January begs for resolutions and lists and makeovers and promises. She stands at our door or over desk and taps her foot, waiting for the insight and reflection, and I suspect the older we get the more she rolls her eyes and sighs at all our big announcements and revelations. Perhaps she keeps coming round because she feels sorry for us, poor humans stumbling blurry-eyed from the holiday celebrations, blinded by sparkle, light, and gifts–why, of course we think we can do anything. Nothing like razzle-dazzle to fill the soul with optimism–as any con artist can tell you.
If January is the one asking the best of us, December may be the one having a good laugh at our expense, fairly sure she’ll see us again when we are older but not thinner or richer or wiser…
But I’m not a pessimist. Really. I gave up proper resolutions long ago. I made resolutions that would make me happy–and I respectfully suggest you give it a try. Every year I resolve to eat plenty of ice cream. Have always succeeded. I used to resolve not to see any movie with Sylvester Stallone, but that’s become unnecessary these days. Now I resolve not to let George Bush appear on my TV, and I’ve done well with that. I don’t resolve to exercise more, although I do resolve to park further away from entrances and take stairs up a flight or two.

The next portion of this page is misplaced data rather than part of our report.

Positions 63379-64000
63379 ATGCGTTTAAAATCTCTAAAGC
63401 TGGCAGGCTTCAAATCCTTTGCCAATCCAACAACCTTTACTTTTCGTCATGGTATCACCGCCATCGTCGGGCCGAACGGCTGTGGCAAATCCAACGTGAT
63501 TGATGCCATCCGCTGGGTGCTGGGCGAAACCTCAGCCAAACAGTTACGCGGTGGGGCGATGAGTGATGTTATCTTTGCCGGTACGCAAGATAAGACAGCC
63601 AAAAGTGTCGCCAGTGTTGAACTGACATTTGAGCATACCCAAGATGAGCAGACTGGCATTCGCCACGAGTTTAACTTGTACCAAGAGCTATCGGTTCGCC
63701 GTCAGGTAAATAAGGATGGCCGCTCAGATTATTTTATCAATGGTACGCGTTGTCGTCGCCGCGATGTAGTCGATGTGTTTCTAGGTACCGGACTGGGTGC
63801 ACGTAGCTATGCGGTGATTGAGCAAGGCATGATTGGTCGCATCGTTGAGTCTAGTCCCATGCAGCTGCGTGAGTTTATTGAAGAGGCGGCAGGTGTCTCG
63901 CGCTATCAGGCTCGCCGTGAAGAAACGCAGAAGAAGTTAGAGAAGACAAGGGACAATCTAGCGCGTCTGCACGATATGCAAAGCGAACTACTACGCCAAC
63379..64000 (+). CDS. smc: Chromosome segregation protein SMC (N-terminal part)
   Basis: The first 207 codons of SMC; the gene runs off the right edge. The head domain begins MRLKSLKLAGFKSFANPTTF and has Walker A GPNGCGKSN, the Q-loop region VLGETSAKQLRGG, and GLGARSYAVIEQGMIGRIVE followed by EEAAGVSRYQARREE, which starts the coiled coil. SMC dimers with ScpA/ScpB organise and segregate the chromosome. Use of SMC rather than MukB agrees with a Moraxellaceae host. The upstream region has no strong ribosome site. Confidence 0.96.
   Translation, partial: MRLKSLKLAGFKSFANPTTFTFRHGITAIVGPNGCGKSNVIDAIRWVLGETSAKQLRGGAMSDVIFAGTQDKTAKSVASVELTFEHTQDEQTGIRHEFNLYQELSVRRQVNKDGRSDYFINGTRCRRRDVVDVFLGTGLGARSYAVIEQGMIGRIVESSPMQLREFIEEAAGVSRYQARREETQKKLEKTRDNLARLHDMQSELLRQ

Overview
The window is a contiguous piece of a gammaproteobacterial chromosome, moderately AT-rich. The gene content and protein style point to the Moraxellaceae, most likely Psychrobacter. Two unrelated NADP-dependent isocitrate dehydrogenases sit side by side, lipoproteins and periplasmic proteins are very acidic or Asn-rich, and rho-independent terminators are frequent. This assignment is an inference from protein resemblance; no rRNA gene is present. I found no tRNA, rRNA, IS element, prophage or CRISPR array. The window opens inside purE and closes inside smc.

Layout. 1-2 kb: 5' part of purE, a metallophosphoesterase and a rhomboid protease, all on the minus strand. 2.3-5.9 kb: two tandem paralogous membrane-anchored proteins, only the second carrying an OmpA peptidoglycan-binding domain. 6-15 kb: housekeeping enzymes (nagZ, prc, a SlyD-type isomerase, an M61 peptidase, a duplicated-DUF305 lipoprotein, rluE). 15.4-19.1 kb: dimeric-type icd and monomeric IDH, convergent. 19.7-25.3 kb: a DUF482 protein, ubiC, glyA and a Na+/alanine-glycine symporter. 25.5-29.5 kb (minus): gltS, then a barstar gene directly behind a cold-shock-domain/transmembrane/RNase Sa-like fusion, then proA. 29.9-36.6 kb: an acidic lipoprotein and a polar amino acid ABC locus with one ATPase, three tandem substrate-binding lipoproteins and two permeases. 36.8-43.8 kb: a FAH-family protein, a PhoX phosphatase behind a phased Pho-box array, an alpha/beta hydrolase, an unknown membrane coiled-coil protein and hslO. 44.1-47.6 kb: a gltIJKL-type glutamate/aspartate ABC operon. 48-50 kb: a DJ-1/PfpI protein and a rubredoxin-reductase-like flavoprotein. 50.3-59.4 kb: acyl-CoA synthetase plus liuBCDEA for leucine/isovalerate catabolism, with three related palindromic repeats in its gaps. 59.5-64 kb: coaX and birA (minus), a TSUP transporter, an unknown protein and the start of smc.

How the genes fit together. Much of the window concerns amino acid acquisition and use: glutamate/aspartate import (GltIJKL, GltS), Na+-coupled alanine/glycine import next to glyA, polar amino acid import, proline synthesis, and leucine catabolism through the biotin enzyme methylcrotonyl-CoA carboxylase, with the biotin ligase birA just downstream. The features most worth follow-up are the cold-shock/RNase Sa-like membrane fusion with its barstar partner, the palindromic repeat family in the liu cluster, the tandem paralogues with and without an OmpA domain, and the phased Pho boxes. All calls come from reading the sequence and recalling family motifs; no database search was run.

Writing is where perspective is lost. Maybe this is the case with all passions and addictions. Those of us who resolve to drink else, eat less, cheat less or exercise more, care more, give more–these things are often so tightly woven into our selves (who am I if don’t fill-in-your-addiction/issue-here ?) we feel as if we’re coming unraveled when we try to remove them. That’s my bit of pop psychology anyway. I can say I will write more, write better, finish this, submit that and maybe I will and maybe I won’t. Will I finish this latest novel? Will I get an agent? Will I waste less time? Will I ignore Angst and Block?
January sighs and shakes her head and welcomes me to the New Year all the same. I think she’s happy to see we each made it around again and she resignedly notes who didn’t. And maybe she wishes we’d stop focusing on all the things we ought to do and should do and stop half-joking about what we’ll fail to do, and instead take some time to focus on what we have accomplished.
So, don’t tell me what you will do this year, tell me what you did last year. Not confessions, mind you. This is an unashamedly feel-good exercise. When you look back on 2007, what did you do that makes you happy today? No good deed is too small to take note of. Surely you can think of at least three good things…
1. I got two students to enjoy writing class.
2. I reunited a lost dog with its owner.
3. I wrote more nights than I didn’t.
Now you try and let me know.